The “Repeal and Delay” Approach: How Will This Affect the Country?

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Congressional Republicans have vowed to replace the Affordable Care Act (ACA). President-elect Trump’s transition team and GOP leaders are devising the details of a plan to vote for repeal in early 2017. They are taking a close look at the budget to pass a reconciliation bill that will take priority in the first 100 days Trump is in office to deliver on campaign promises.

Trump believes that replacement and repeal need to be done simultaneously, but that would require finding the answers to some complex questions. Congress has strained the system to hit synchronized legislative deadlines in the past and created political pressure to handle important bipartisan deals, but in this situation, millions of people stand to lose health insurance protection if it fails.

The public was forced to accept the massive ACA law in one huge bill, but Republicans don’t want to approach their legislation this way. Senate Republicans are talking about moving the replacement legislation in stages by:

  • Undertaking the sale of insurance plans over state lines,
  • Finding the best way to deal with pre-existing conditions, and
  • Providing new insurance plans for small businesses

There needs to be a more concerted effort to find the best solution for the country, which takes time, especially if Trump wants to preserve portions of the law to protect those with pre-existing conditions and allow young people access to health care on their parents’ health insurance until age 26. Costs will be much higher to make this happen. He also needs a solution for the millions of people currently relying on Medicaid expansion that could lose coverage.

Delaying Replacement

Most Republicans want to deal with the replacement later to buy extra time so that they can convince Senate Democrats to pass the legislation. If Republicans pick up some of those seats instead, they could have a larger Senate presence to pass replacement legislation in 2019 or 2020 as well.

With the health insurance of 20 million Americans at stake, the alternative plans must be convincingly viable to replace Obamacare’s most popular provisions. The Senate needs to fully understand how new provisions will benefit the nation’s health care needs as well as the products, services and financial goals of the health insurance industry. Repealing without outlining the replacement structure first could cause disaster. For that reason, when the GOP tried to pass a repeal bill in 2015, it would have included a two-year delay. This plan could be the best place to start building a new design, but it will extend repeal and replacement out to 2019 or 2020 while Republicans are waiting to form a consensus.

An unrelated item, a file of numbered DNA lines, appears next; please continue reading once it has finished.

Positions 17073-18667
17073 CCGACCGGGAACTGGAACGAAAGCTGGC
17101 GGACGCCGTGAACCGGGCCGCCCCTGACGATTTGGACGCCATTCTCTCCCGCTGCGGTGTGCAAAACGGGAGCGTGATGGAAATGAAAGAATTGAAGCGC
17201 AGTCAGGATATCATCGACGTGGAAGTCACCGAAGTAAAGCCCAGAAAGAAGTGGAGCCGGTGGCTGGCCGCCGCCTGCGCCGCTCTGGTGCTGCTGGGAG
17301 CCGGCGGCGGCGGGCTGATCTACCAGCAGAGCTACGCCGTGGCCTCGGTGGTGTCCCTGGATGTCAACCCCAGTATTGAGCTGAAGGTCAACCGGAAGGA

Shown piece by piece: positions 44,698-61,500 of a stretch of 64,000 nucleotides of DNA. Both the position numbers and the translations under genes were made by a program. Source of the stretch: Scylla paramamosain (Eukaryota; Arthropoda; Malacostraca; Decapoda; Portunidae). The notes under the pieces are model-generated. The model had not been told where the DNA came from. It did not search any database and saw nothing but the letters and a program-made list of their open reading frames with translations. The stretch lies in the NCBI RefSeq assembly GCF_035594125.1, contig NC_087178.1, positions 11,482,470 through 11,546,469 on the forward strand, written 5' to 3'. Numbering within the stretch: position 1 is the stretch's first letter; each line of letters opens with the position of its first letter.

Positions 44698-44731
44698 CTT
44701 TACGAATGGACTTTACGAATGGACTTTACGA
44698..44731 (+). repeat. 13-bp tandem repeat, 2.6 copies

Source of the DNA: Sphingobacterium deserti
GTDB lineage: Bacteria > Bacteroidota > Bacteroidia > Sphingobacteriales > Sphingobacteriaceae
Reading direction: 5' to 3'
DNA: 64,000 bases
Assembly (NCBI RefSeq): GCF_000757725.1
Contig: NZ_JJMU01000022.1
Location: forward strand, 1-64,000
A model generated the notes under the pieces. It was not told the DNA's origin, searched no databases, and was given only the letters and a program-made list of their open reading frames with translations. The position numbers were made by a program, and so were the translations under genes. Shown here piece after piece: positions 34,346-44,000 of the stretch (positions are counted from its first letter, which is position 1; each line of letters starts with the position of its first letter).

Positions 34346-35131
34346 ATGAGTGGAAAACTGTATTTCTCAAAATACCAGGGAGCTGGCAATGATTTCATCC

Repealing Too Soon

Insurance companies and the healthcare industry will need to re-engineer all their previous changes for Trumpcare the same way they did when first implementing Obamacare. Insurance providers must feel financially secure about the future of the new program. If not, they could leave the marketplace prematurely and leave 10.4 million Obamacare marketplace enrollees without coverage to avoid risk. Trying to get a repeal vote before devising the replacement puts insurers in a difficult position as they are just now putting health plans together for 2018 without knowing what their plan offerings should contain.

The marketplaces depend on private insurers selling insurance coverage, and they’re already struggling. People who have been buying coverage are sicker and older than insurers originally expected. Young, healthy individuals opted to pay the penalty fine that was less expensive than annual premiums, and funds fell short to support high-risk enrollees. Retaining insurers in rural areas with smaller populations also became a concern as 960 counties were left with only one ACA insurer.

From a practical standpoint, insurers can’t wait until 2020 to know if they are going to continue to deal with the same risk pool without government assistance for potential losses through subsidies. With no decisions on plans, coverage or funds, it’s difficult to understand Trump’s conflicting statements.

One Step at a Time

Trump’s administration can repeal funding for the Affordable Care Act in early 2017, delay the effective date of that repeal until 2019 or 2020, hope to bridge the bipartisan divide by the next elections in 2018, and develop the replacement plans that can get the necessary votes during a two to three-year window. But there’s a long way to go – and a lot of work to do – before the country adjusts to yet another attempt at health care reform. With hard work and patience, a Republican repeal and replacement bill may turn out to be good public policy, but there are plenty of what-ifs still hanging in the balance.

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